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U.S. clunker law may not dent auto repair chains

BANGALORE (Reuters) - U.S. auto-repair companies will fend off the impact of a potentially harmful bill aimed at taking old cars off the road, and the closing of GM and Chrysler dealerships will be an unexpected boon for them.

Dubbed “cash for clunkers,” the legislation aims to stimulate 1 million new car sales within a year, implying that auto repair chains may lose 1 million potential customers -- a distressing proposition given recent decline in maintenance spending.

Despite support for the bill from President Barack Obama and carmakers, some aftermarket trade groups are up in arms against it, saying such programs will hurt independent auto repair shops.

However, some analysts believe the impact on automotive aftermarket companies will be minimal as the law may not eliminate enough repairable vehicles to hurt repair chains such as Midas Inc, Pep Boys-Manny, Moe & Jack and Monro Muffler Brake Inc.

GM and Chrysler dealership closings are also expected to work to the advantage of the repair companies, thanks to customers looking for new alternatives.

Besides some skepticism about the “cash for clunkers” program’s likelihood of success, analysts also point to the bill’s limitations -- cash incentives for buying only new vehicles and removing old ones that get 18 miles to the gallon or less -- that effectively restrict participation mostly to light trucks and sport utility vehicles.

SALES STEROIDS

While spending on car maintenance remains limited in a tight economy, auto repair chains are facing new macro trends spawned by changes in the automotive industry.

The U.S. Senate is set to vote on a proposal that will give up to $4,500 to trade in gas-guzzlers for more fuel-efficient vehicles, and last month the House of Representatives adopted a similar program.

BB&T Capital Markets analyst Anthony Cristello said a scrappage bill is likely to have minimal impact, if any, on the automotive aftermarket and repair chains.

“We see more bark and less bite when it comes to ‘cash for clunkers’ implications on traditional aftermarket participants,” Cristello said in a note to clients.

FBR Capital Markets analyst Benjamin Salisbury said if the proposal becomes law, it is expected to be limited in scope so as not to pose a serious risk to auto dealers or parts retailers.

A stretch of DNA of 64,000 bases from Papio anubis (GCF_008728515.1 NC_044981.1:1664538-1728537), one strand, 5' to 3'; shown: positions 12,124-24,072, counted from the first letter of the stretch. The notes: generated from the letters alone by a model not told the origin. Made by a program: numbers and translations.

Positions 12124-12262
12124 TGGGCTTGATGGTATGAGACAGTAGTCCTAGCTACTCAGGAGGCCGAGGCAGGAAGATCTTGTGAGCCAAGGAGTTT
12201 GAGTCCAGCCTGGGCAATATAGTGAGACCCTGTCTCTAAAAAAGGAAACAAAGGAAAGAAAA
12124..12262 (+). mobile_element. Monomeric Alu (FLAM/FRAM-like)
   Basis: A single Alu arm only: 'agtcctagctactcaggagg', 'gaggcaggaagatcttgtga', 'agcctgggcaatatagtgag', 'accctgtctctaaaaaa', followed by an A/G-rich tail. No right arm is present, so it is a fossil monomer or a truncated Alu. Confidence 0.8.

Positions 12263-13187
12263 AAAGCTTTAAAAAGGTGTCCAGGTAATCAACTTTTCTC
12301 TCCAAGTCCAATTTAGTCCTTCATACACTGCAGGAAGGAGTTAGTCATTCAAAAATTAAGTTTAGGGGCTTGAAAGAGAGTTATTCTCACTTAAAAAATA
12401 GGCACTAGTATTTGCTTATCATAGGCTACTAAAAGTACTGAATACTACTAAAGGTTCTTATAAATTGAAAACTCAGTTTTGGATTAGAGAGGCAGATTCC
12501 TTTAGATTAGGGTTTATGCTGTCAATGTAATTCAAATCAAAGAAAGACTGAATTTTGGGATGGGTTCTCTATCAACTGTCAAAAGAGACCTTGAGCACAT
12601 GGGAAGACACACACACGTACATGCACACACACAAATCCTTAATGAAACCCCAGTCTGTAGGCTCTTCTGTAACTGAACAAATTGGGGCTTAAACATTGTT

Programs like “cash for clunkers” have multiple objectives, including reducing pollution, stimulating new car sales and even accelerating economic recovery.

LKQ Corp, an aftermarket company that sells salvaged parts, would be hurt somewhat by the reduction in demand for auto repairs, if the number of older cars on the roads were to fall meaningfully, Canaccord Adams analyst Eric Prouty wrote.

In order to meaningfully reduce demand for repairs, the bill needs to be able to get rid of a large number of clunkers.

As U.S. auto sales slumped in May, Germany posted a 40 percent rise spurred by a program launched in February that paid 2,500 euros ($3,300) to scrap old cars, although investors were skeptical whether the demand would be sustainable. [ID:nL3474996]

BB&T’s Cristello said the U.S. version of the bill is far less likely to generate similar results, as the German program was driven by impending changes in motor vehicle taxes and uncertainty about the duration of the program.

He also argued that removing 1 million cars from the 245 million-odd vehicles on the road will not “move the needle enough” to hurt the aftermarket.

A clunker is a car that people are putting a minimal amount of money into anyway and spending the least to keep on the road, he said, implying that it is probably not much of a potential aftermarket customer either.

However, Britain said its scrappage scheme succeeded in boosting new car orders by 35,000 since it was announced in April, while Japan’s Nissan raised its UK production plans on demand boosted by European scrappage schemes.

“Overall we see little impact to the auto parts space from this legislation, though on passage, concerns could cause a short-term trading impact to the auto parts aftermarket sector,” Stifel Nicolaus analyst David Schick wrote in a note to clients.

Schick said cash-strapped consumers would not be quick to take on the incremental cost of a new car in exchange for $4,500, and given rising unemployment they are likely to hold on to older vehicles that are in drivable condition.

UNEXPECTED GAINS

Car maintenance companies such as Monro Muffler and Midas have indicated that the closures of dealerships of major carmakers like General Motors and Chrysler LLC are working to their advantage and adding to higher store traffic.

“We have an opportunity to further expand our market share and grow our customer base in an economical and cost-effective manner as a result of these changes in the auto industry,” Monro’s Chief Executive Rob Gross said on a conference call.

BB&T’s Cristello said “the opportunity is certainly there” but it is up to each company to fill the void left by dealers, even though the benefit is difficult to quantify as a lot of dealerships have not closed yet.

Monro Muffler and Pep Boys are trading near their year-highs, helped by cost cuts and falling new-car sales, and Midas has seen a 44 percent rally in its shares in the last three months.

Editing by Mike Miller and Gopakumar Warrier

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